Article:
India's misfire on predatory publishing hits open access

In trying to thwart predators, the government is penalizing researchers who publish in genuine open-access journals.

5 December 2017

T.V. Padma

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The Indian government’s attempts to stamp out predatory publishing are misguided, say researchers.

The decision to exclude from reviews for promotion any articles published in journals that charge a processing fee — standard practice for ‘gold’ open access — has outraged the scientific community. Although the initial circular only refers to a scientific institute funded by the Ministry of Human Resource Development (MHRD), scientists are concerned that it could eventually be extended to other institutes too.

Subhash Lakhotia

“A blanket ban on ‘paid journals’ is dangerously ill-conceived,” says Subhash Lakhotia, a zoologist at Banaras Hindu University. Policymakers should take a more consultative approach to decision-making, rather than going “with a knee-jerk reaction,” he says.

India has recently been at the centre of global investigations into the rise of predatory publishing. In September 2017, David Moher, a clinical epidemiologist at the Ottawa Hospital Research Institute, Canada, and his colleagues, conducted an analysis of 2,000 biomedical articles from around 200 journals judged to be predatory. Bogus journals were identified based on a set of 13 criteria, including poor grammar and spelling, no retraction policy, and the promise of rapid publication. The researchers found that most of the corresponding authors came from India, confirming previous surveys on smaller samples.

In December 2016, Gopalkrishnan Seethapathy and colleagues from the University of Oslo assessed more than 3,300 research articles published between September 2015 and February 2016 by Indian first-authors in 350 spurious journals. The journals had been flagged as predatory by Jeffrey Beall, a library scientist at University of Colorado, Denver, and curator of the popular ‘Beall’s list’, which was taken offline in early 2017 for unknown reasons. Beall has defined predatory journals as those that profit from gold open-access publishing “in a dishonest way.”

Seethapathy’s study, published in Current Science, found that private and government colleges in India contributed to more than half of the predatory publications, “followed by private universities, state universities, national institutes, central universities and industries.”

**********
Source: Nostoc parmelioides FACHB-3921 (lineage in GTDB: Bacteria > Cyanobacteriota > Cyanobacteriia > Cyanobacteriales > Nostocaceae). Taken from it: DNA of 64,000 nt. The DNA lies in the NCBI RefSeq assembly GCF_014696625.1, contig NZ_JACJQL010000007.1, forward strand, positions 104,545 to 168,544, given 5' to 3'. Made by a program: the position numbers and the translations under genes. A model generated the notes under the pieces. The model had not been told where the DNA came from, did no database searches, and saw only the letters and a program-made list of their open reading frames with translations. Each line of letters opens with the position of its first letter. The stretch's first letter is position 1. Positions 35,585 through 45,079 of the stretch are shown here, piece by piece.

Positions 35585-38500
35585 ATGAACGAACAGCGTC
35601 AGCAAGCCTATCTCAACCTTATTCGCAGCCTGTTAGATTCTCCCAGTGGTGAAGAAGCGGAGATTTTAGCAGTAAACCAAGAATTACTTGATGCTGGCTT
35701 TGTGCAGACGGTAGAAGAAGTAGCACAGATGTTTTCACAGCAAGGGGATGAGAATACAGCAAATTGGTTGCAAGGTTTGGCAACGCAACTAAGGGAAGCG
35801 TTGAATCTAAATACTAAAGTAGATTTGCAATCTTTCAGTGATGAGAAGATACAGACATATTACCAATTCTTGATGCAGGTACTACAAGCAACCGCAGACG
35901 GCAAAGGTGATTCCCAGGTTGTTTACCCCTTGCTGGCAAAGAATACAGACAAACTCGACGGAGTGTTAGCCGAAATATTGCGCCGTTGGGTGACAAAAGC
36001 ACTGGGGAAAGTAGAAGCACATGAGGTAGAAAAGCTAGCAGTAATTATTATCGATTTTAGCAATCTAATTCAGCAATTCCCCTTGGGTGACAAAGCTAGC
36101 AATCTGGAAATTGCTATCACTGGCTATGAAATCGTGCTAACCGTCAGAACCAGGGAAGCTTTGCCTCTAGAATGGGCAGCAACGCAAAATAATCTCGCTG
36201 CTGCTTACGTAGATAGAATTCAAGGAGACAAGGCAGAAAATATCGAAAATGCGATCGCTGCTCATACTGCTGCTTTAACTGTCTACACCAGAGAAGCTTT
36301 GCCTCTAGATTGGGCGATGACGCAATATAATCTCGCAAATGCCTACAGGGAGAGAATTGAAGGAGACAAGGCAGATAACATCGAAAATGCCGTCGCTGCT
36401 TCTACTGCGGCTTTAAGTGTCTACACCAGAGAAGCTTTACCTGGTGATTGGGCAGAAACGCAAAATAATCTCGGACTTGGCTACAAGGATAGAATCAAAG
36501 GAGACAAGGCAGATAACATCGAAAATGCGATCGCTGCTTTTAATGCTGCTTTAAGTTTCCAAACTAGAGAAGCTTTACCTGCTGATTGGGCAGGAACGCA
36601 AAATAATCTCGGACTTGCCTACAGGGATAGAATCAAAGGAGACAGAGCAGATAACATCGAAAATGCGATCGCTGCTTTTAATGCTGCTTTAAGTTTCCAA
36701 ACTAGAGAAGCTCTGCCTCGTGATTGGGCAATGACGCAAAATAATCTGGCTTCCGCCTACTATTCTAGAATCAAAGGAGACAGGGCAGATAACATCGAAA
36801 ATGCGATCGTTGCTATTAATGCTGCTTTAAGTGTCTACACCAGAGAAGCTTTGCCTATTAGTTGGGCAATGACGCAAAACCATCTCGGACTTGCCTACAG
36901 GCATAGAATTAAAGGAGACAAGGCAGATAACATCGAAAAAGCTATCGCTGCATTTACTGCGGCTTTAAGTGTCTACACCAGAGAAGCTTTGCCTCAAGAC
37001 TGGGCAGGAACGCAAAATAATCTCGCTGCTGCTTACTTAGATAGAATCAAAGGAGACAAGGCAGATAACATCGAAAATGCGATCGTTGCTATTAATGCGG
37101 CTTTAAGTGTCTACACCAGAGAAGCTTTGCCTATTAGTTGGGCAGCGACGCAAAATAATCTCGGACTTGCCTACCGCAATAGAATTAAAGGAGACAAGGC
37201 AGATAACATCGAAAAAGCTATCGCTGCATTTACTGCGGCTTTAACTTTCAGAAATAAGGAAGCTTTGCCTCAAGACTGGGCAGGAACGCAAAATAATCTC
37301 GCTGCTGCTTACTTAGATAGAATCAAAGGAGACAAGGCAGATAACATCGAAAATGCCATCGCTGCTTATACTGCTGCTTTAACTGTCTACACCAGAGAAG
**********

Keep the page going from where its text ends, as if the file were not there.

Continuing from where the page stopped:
India’s University Grants Commission, which oversees university education and also funds the prestigious Indian Institutes of Technology and Indian Institute of Science, Bangalore, tried to tackle the problem in an announcement on 24 July 2017, which indicated that research publications in ‘paid journals’ would not be considered while evaluating scientists’ career progress at the National Institutes of Technology (NIT).

Journals that have a policy of levying processing, page, colour reproduction or open-access charges would automatically come under this category.

“Its wording is seriously flawed,” says Lakhotia. “This notification would nullify publications in most of the well-established 'non-predatory' journals in almost all disciplines, since charges of one or the other kind have become common practice for a large proportion of them.”

Earlier attempts by the UGC to tackle the problem of predatory publishing in India have been similarly misinformed. In January 2017, it released a list of approved journals, which was revised in June 2017. Some of the journals on the list were those marked as predatory on Beall’s list.

Sridhar Gutam

Government officials are not the only ones confused, says Sridhar Gutam, a plant scientist with the ICAR Indian Institute of Horticultural Research, near Bangalore, and convener of Open Access India, a community that advocates for open access, open data and education. Many researchers and academics in India equate all journals that charge an article processing fee, commonly known as an APC, as a predatory or questionable journal, he says.

One problem is a credit-scoring system that prompts university researchers to publish as many papers as possible before their promotions are due, which makes quick-publication predatory journals a tempting choice. What is needed is a competent assessor who can independently judge the quality of a paper, says Lakhotia, rather than “blindly relying on some arbitrary metrics”.

An MHRD official, who did not want to be named, said that the blanket ban is a first attempt to curb the problem of predatory journals and conceded that the task of identifying predatory journals is difficult.

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